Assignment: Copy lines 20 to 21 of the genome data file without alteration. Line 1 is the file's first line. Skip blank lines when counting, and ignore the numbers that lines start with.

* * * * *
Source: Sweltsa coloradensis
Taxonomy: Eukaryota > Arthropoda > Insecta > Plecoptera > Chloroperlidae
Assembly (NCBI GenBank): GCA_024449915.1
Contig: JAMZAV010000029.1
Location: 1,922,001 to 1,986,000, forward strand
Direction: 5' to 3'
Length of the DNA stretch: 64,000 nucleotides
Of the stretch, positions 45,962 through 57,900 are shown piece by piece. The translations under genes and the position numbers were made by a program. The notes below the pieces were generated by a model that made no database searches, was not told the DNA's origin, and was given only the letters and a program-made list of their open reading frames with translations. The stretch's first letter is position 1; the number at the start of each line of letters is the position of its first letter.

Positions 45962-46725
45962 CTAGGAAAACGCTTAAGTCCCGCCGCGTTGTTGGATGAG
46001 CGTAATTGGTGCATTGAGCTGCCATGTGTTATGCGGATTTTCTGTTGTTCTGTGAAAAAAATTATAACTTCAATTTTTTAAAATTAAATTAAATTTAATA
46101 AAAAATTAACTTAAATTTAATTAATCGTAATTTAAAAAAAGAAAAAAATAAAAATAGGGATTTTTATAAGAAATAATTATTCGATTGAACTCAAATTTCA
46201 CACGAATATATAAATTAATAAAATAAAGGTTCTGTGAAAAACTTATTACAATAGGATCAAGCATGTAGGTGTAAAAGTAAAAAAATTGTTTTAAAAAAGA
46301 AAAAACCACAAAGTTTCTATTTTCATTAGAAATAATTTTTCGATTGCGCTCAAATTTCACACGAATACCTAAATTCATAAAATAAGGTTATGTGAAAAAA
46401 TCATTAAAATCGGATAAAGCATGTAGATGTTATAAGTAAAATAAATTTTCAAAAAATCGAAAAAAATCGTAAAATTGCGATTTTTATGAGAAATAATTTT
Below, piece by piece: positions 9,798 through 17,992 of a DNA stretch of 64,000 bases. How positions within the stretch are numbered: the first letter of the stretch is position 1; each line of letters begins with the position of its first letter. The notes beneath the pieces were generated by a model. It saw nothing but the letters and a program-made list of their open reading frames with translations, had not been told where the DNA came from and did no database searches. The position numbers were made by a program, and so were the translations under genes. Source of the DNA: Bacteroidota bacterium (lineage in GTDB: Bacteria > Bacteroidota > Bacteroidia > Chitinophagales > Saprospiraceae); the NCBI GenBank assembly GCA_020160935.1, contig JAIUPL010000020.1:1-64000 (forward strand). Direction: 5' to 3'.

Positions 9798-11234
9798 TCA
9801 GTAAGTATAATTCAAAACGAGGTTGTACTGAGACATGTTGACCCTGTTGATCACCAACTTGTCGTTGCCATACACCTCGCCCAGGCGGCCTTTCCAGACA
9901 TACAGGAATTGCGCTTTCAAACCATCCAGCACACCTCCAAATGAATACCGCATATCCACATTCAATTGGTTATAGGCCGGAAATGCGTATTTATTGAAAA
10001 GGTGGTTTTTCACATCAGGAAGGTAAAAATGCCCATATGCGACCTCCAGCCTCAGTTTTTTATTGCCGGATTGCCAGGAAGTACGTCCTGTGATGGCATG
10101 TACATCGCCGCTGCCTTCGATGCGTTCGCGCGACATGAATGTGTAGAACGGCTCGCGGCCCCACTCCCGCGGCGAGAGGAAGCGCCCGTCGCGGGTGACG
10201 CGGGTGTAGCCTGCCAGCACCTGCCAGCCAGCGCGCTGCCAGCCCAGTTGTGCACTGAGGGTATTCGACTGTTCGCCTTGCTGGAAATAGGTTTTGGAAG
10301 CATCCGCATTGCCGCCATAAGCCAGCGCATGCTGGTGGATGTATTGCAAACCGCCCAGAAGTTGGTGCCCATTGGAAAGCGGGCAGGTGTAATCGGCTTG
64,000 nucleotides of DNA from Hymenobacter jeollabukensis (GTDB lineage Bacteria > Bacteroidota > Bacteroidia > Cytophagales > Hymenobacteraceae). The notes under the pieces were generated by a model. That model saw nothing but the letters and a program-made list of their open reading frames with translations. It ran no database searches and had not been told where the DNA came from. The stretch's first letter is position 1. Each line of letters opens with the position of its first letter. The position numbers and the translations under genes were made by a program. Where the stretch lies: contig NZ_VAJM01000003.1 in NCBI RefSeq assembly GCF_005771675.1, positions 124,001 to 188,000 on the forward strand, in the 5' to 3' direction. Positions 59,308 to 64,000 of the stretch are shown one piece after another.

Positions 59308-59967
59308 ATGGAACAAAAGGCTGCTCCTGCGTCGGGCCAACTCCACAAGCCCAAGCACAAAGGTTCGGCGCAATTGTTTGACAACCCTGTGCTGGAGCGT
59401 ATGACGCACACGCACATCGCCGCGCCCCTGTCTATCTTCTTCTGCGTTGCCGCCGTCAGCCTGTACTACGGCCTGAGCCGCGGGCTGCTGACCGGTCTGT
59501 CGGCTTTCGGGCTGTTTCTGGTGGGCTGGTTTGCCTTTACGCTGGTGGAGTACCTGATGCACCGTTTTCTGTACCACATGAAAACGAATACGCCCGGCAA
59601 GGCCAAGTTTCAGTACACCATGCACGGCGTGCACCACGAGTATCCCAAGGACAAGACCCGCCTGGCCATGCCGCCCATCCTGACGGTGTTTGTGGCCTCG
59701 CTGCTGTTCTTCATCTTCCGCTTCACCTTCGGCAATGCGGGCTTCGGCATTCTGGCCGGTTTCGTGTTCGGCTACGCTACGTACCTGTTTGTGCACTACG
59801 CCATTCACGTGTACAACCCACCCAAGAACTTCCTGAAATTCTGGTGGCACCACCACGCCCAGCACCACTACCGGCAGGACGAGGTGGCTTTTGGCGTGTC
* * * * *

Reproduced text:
9901 TACAGGAATTGCGCTTTCAAACCATCCAGCACACCTCCAAATGAATACCGCATATCCACATTCAATTGGTTATAGGCCGGAAATGCGTATTTATTGAAAA
10001 GGTGGTTTTTCACATCAGGAAGGTAAAAATGCCCATATGCGACCTCCAGCCTCAGTTTTTTATTGCCGGATTGCCAGGAAGTACGTCCTGTGATGGCATG